Away from Hirscher and history, the alpine skiing remains a fascinating smorgasbord of cultures and backgrounds across the 110-man field, each with personal targets and motivations. Kosovo's Albin Tahiri, a dentist, spoke of his pride at being the first athlete from his country to feature in the Winter Olympics, joking that few would have witnessed his run live given on Saturday Kosovo celebrated 10 years of independence and he expected partying to have carried on long into the night.
Then there was Pakistan's Muhammad Karim who learned to ski at age 4 on wooden skis made by his uncle and Bolivia's Simon Breitfuss Kammerlander who lives in a motorhome. In the stands were the North Korean supporters singing their songs as their two athletes finished last. There were also those a little starstruck. Denmark's Dyrbye Naested was just delighted to be skiing in the same field as his idol, Hirscher. Ligety too has a remarkable story having battled back from a torn ACL and back surgery but was left watching as Hirscher took gold.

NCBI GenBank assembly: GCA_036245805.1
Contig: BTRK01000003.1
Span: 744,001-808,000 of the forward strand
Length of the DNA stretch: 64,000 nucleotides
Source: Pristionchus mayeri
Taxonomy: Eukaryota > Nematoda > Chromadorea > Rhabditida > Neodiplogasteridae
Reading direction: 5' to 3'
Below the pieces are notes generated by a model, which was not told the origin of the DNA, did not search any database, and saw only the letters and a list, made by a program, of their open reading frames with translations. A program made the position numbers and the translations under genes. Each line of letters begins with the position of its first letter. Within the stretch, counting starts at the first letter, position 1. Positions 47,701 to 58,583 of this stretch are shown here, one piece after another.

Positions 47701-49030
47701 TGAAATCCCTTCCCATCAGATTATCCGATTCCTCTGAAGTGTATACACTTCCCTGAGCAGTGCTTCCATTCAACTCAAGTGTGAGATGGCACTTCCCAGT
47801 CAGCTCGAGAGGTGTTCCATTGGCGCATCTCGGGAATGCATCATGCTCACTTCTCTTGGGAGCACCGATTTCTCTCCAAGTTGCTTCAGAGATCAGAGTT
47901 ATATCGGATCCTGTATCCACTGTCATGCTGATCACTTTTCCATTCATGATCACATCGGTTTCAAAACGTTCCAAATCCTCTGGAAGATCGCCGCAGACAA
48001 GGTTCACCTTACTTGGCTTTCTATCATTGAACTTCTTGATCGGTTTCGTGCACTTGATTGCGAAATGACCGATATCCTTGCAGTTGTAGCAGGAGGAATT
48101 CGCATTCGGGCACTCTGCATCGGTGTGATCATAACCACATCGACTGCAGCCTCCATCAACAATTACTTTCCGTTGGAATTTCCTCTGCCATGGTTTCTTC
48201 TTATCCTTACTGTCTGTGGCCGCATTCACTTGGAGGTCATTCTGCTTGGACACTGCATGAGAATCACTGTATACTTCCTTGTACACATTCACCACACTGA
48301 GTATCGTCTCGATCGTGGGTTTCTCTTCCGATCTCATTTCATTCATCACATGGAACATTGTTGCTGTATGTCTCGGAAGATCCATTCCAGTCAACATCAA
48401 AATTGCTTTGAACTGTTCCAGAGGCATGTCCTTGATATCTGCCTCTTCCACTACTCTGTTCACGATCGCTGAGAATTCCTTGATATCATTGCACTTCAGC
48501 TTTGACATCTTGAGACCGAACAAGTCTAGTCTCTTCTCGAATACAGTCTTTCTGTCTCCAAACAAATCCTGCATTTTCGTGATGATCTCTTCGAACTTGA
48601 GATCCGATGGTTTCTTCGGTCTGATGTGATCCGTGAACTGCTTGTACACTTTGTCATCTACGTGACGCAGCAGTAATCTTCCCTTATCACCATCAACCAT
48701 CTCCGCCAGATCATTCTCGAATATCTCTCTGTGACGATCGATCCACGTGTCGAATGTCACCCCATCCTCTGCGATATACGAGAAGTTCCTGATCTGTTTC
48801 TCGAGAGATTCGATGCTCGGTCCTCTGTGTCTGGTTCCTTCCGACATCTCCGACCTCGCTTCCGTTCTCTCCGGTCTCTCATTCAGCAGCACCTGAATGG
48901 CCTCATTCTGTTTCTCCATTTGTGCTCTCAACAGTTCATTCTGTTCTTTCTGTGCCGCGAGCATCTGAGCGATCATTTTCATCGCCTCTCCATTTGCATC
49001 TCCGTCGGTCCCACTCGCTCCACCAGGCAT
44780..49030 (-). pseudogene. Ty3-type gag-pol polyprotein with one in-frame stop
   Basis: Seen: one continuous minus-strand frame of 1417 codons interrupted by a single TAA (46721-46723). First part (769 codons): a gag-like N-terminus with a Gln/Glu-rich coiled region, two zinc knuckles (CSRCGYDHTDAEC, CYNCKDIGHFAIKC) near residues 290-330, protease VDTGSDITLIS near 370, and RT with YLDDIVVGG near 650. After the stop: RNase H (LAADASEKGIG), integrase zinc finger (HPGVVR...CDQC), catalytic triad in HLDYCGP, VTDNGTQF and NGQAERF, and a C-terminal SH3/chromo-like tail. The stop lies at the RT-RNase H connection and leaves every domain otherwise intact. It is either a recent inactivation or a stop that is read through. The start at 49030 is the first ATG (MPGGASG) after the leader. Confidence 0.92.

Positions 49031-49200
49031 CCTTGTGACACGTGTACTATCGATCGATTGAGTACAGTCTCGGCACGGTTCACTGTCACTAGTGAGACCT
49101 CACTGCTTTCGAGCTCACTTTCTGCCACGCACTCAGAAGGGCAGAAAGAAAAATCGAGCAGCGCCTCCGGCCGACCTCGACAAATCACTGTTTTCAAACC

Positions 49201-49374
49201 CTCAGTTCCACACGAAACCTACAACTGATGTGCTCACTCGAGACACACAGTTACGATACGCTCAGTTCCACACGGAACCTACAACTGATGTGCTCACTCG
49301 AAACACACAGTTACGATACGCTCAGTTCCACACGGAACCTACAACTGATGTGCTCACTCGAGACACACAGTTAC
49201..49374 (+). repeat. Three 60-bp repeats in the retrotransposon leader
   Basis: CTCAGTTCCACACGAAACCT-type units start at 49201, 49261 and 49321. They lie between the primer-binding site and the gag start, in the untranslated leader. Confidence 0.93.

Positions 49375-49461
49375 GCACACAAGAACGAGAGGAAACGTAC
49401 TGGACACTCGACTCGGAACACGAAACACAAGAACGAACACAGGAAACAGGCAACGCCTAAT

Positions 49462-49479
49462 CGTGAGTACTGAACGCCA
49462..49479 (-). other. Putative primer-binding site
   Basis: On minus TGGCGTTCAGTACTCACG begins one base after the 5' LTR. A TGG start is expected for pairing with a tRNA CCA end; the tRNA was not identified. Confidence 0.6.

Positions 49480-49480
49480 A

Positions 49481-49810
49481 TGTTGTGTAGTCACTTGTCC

"Hirscher crushed it, he's been good all year so it's no surprise," Ligety said. There was a resignation about the rest of the field about the Austrian's success. Norway's Kjetil Jansrud, who won silver in the men's downhill but wiped out here, was not in the least bit surprised to see Hirscher out in front, delighted he had silenced doubters.
"He shows his consistency, he's so strong. I'm pleased he got the tactical gold he wants. He got one in the combination, but he was still facing the media in Austria saying it wasn't the gold he wanted," Jansrud said. "I disagree with that on record, a gold's a gold."
Criticism, question marks over Hirscher's Olympic pedigree can be put to bed. The combination gold eased pressure, this triumph vaporized the albatross that previously hung around his neck. He still has the super-G and slalom to go -- "people are expecting the same things, but I am getting tired," he said -- but regardless of how he does there, he can breathe easy now as a double-Olympic champion.